Hundreds of china cats are currently sat inside Wolverhampton Art Gallery. Cabinets are filled with rows of porcelain feline figurines, of all shapes and sizes, ranging from sleek Siamese kittens to the orange comic book character, Garfield. The cutesy installation, ‘Cat-tharsis’ (2016/21), was created by Andy Holden and inspired by his late grandmother, who left him 300 china cats.
Holden is one of 34 artists who have work included in Wolverhampton’s iteration of British Art Show 9, which is being hosted across Wolverhampton Art Gallery and Wolverhampton School of Art. Having begun in 1979, this important Hayward Gallery Touring’s exhibition showcases the very best of Britain’s contemporary art every 5 years, or every 7 in the case of a pandemic.
British Art Show 9 has been curated by Irene Aristizábal and Hammad Nasar, who began their research with “no preconceived ideas” about what they would include. It’s a fair and admiral approach. “We visited 230 studios, in over 20 cities”, Nasar explains. Their one and only question: “What is exciting now?”.
Entering the first room at Wolverhampton Art Gallery, I have to admit that I felt less than excited to see a large ceramic sculpture by Florence Peake oozing across the floor. It appeared dated (pointing to the problem with finally staging a contemporary art show, which had been put on hold for several years; the works were selected pre-pandemic). Around the Gallery, there were also casts of severed animal heads, laid on their sides – again, they came across meaninglessly performative, rather than beautifully absurdist.
I’m not the greatest fan of video art (or sorry, ‘moving image’), and there is a lot of it included in this show. Much of it came across as self-indulgent reflections on identity, although there are nice beanbags – rather than the usual cold benches – to watch it from. You’d need half a day to watch the hours of footage: there are over 5 hours in one black box, which is not exactly conducive to moving between artists in a group show.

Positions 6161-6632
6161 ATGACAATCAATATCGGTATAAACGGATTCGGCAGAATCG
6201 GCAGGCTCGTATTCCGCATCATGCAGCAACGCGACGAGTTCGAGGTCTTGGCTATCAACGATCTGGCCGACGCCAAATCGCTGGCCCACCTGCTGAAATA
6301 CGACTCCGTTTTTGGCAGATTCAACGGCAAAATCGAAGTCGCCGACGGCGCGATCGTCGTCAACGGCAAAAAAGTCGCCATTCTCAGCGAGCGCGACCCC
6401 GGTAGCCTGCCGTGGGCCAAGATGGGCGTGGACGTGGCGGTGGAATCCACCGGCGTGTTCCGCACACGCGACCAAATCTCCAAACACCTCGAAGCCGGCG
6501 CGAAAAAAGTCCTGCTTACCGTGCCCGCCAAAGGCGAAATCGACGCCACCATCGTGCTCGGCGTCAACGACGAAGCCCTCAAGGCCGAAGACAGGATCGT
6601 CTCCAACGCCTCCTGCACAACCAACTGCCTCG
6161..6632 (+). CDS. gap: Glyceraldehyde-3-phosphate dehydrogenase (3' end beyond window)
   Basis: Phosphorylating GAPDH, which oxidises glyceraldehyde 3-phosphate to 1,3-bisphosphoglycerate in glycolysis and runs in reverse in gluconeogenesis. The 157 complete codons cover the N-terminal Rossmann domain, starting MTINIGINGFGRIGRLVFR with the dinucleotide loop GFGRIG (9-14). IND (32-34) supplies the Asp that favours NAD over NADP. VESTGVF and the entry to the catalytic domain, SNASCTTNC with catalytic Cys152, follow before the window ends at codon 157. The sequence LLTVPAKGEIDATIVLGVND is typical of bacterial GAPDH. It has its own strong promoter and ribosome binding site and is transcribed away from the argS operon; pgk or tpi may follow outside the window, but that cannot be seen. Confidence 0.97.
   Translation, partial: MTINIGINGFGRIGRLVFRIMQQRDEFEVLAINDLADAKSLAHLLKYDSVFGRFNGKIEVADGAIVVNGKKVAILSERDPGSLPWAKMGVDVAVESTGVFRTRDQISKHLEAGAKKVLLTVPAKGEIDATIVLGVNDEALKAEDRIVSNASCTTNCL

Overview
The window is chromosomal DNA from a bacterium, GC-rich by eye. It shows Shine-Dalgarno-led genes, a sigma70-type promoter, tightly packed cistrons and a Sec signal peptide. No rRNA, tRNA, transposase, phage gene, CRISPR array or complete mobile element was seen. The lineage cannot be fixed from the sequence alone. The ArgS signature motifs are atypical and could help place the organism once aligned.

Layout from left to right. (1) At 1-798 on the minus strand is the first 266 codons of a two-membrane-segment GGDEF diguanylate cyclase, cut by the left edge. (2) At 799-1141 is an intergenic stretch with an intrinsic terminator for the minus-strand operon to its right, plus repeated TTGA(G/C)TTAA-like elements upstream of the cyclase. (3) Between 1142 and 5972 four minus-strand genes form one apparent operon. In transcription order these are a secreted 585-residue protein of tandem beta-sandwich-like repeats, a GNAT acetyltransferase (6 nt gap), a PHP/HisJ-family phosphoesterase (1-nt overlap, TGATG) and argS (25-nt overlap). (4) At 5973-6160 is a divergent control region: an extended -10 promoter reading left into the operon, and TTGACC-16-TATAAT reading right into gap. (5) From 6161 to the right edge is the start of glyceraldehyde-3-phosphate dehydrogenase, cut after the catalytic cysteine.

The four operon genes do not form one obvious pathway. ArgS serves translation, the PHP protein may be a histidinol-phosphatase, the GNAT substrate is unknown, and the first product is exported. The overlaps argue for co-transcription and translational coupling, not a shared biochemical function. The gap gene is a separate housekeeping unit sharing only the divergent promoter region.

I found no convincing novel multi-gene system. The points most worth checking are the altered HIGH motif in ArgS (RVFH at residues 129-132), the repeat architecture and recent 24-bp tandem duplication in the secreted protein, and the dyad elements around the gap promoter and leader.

The show also seemed disconnected, jumping from a room of Holden’s cute cats to Uriel Orlow’s research project on malaria (which Jonathan Jones has taken real issue with) to an installation of colourful protest placards and costumes, titled ‘Plant Theatre for Plant People’, by Grace Ndiritu who has been living in alternative communities in LA. ‘Where is the connection and dialogue between these artists’?, I began to wonder.
There are some threads woven throughout; the curators had decided to “distil” what they had discovered during their research trips into 3 main themes: Healing, Care and Reparative History; Tactics for Togetherness and Imagining New Futures. I am not sure that this is entirely evident as you walk around, especially if you haven’t read the press release. I also felt that much of the work couldn’t quite be contained within one of these (slightly forced) structures.
But, where the show does excel is in its critical conversations with Wolverhampton’s own cultural history. I love the fact that the curators had decided to adapt the show for each of the 4 cities it would be exhibited in, taking into consideration local contexts. In Wolverhampton, known for its super-diverse population, the exhibition has a decided focus on how we live with and give voice to difference.
The city was also home to the British Black Arts movement – many of its members studied at Wolverhampton School of Art – so, I was thrilled to see work by Eddie Chambers, Hurvin Anderson, Barbara Walker and Sonia Boyce included. During the 1980s, these artists began to explore the intersection of gender, class and race in their radical, politically charged practice.